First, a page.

No. 6 Women's lacrosse drops home-opener vs. No. 9 Loyola, 16-12
Schmitt's six goals, 10-2 second-half run seals Greyhound victory
On a frigid Saturday afternoon that saw gusts of wind reaching 30 miles per hour, No. 6 Virginia fell to No. 9 Loyola, 16-12. The Greyhounds exploded for 13 goals in the second half to overcome a two-goal halftime deficit.
Virginia (0-2) coach Julie Myers did not use any euphemisms to describe her thoughts on Virginia’s performance.
“It was definitely a disappointing outing for us,” Myers said. “I thought we played really slow and sloppy from start to finish. There were a couple of moments I thought maybe we’d get our rhythm going and our feet under us, and [we’d] pick up some of those [ground] balls and shoot a little bit better, but time and again we blew the opportunities.”
The game remained scoreless until Virginia broke through with a goal by junior midfielder Morgan Stephens with 22:10 remaining in the first half. Sophomore attacker Kelly Boyd added another goal for the Cavaliers just 18 seconds later, and junior Casey Bocklet then scored her first goal of the season at 15:26, giving Virginia a 3-0 lead.
Loyola (1-0) answered with a pair of goals in less than a minute to cut the Virginia lead to 3-2 with 13:17 remaining in the first half. After a goal by junior midfielder Courtney Swan at 10:44, the game remained deadlocked at 4-2 for nearly 10 minutes until 0:51 when senior defender Maddy Keeshan split a double team to notch a transition goal. Loyola answered right back 10 seconds later, and Virginia took a 5-3 lead into the half.
The game took a turn for the worse for the Cavaliers after the break. Loyola came out firing on all cylinders, scoring 13 goals in the half. Loyola outshot Virginia, 37-30, dominating possession, limiting Virginia’s offensive production and wearing out the Virginia defense.
“I think we went into the locker room at halftime and we knew we weren’t playing the best offense we could play,” Loyola coach Jen Adams said. “We had a lot of good opportunities but just not good finishes. That was the focus coming out in the second half. I think we did a much better job.”
Loyola used a 10-2 run coming out of the half to secure the win. Virginia lost the lead for good after a goal from junior attacker Hannah Schmitt — assisted by senior midfielder Marlee Paton — with 22:32 left to play.
Schmitt led the scoring charge for the Greyhounds, tallying six goals — five of which came in the second half. Paton was also critical in orchestrating the Greyhound offense, dishing out five assists in addition to her two goals. The offensive showcase displayed by Schmitt especially disappointed Myers.
“I think we kept [Schmitt] kind of quiet in the first half, but she was their playmaker the whole time,” Myers said. “She was trying to drive and feed. They were a little more congested in the first half so she didn’t have the same success, but she just started taking it on her own in the second half.”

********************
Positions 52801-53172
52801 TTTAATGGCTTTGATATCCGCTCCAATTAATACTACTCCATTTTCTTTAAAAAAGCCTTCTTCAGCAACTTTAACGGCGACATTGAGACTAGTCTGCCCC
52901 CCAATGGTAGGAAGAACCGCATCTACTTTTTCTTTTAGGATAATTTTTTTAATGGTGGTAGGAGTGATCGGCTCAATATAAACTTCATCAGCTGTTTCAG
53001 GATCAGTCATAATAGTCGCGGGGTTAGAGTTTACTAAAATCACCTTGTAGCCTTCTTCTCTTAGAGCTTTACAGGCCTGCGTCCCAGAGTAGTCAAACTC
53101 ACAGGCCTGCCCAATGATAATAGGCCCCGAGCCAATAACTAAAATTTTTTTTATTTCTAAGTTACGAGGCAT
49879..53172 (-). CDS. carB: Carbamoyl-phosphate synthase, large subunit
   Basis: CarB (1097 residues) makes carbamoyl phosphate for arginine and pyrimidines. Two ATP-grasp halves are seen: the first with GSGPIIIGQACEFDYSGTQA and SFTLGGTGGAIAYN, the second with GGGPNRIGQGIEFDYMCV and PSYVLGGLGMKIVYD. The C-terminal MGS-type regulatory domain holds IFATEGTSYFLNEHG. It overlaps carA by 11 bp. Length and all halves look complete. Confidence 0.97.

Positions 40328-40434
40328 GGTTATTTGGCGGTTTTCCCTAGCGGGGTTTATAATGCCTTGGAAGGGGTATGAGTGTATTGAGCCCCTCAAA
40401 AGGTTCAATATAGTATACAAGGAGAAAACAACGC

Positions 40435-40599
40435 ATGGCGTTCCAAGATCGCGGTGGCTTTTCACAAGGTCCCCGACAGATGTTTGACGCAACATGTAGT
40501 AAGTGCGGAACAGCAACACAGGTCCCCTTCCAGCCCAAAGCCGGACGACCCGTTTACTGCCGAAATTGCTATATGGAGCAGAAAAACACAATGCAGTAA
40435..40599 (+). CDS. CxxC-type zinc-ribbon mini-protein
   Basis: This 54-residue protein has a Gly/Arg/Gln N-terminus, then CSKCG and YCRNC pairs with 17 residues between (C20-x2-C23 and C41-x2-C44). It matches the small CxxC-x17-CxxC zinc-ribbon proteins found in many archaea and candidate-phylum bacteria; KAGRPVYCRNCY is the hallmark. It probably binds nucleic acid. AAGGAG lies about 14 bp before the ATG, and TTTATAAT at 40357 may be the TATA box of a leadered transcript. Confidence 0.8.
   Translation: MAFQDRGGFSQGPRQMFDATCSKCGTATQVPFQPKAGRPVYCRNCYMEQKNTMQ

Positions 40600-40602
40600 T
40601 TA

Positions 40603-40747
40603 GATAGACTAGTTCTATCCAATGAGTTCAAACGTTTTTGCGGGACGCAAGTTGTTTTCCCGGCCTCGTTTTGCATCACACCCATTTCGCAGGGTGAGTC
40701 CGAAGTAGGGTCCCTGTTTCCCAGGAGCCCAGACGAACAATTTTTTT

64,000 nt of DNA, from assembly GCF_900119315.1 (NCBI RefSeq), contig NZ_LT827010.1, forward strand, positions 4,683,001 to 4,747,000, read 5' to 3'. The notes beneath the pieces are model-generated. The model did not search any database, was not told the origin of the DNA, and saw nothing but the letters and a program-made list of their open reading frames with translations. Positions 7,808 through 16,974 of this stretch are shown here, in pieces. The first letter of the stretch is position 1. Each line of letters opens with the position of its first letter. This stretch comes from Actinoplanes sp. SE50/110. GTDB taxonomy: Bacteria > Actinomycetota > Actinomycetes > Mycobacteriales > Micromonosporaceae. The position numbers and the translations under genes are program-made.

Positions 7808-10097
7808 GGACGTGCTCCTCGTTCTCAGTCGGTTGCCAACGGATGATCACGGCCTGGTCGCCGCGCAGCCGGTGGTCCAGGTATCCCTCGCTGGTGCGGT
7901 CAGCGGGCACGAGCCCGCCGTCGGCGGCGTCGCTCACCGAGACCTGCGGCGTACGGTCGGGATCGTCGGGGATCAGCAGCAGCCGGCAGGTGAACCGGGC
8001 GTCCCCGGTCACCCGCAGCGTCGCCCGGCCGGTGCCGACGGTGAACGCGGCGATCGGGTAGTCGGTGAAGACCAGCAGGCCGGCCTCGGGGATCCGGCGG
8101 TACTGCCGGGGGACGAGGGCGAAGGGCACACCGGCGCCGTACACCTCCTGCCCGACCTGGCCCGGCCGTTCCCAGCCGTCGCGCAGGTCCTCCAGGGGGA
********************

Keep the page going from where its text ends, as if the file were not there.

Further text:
Myers complimented the junior attacker on her agility.
“She’s a good player,” Myers said. “She’s got great speed. We did not do a good job on Hannah Schmitt or a lot of their attack for that matter.”
The game was originally scheduled to be played at Klöckner Stadium, but the snow that canceled two days of classes also forced the contest to be moved to the field hockey Turf Field, a change that Adams believes may have played to her team’s advantage.
“We love the turf,” Adams said. “Obviously the weather bumped us out of Klöckner, which I’m not so disappointed about — especially after that game. But we’re a fast team, so give us a little extra speed with some turf, and we’re turbo speed.”
While the first half was largely a defensive struggle, Loyola played a cleaner game in the second half to secure the win. Virginia gave the Greyhounds several opportunities for continued possessions throughout the game, as the Cavaliers committed 29 fouls compared to their opponents’ 19. Loyola’s ability to avoid committing such errors was a large reason for their second-half turnaround.
“I think they just cleaned it up,” Myers said. “They did the little things a lot better than we did in the second half. We talked about our fire, our energy, about keeping it simple, and when the ball is on the ground we talked about picking it up and doing the easy stuff. Loyola made the adjustment. I think we played consistently sloppy from start to finish.”
Swan, Bocklet and Keeshan each scored three goals for the Cavaliers, while senior goalkeeper Liz Colgan made 14 saves. A late 4-1 run for Virginia to end the game provided a flash of the team’s potential. The Cavaliers hope this brief showing was enough to allow the team to take a step forward in the next four games of a five-game home stretch.
“We need to take a deep breath and address this game,” Myers said. “We need to really make sure we have good practices Monday and Tuesday. We need to not only play well against Richmond, we need to win that game. But we need to feel like we’re getting better in the process. We’ve got the right players and we’re trying the right stuff, we just did not perform today.”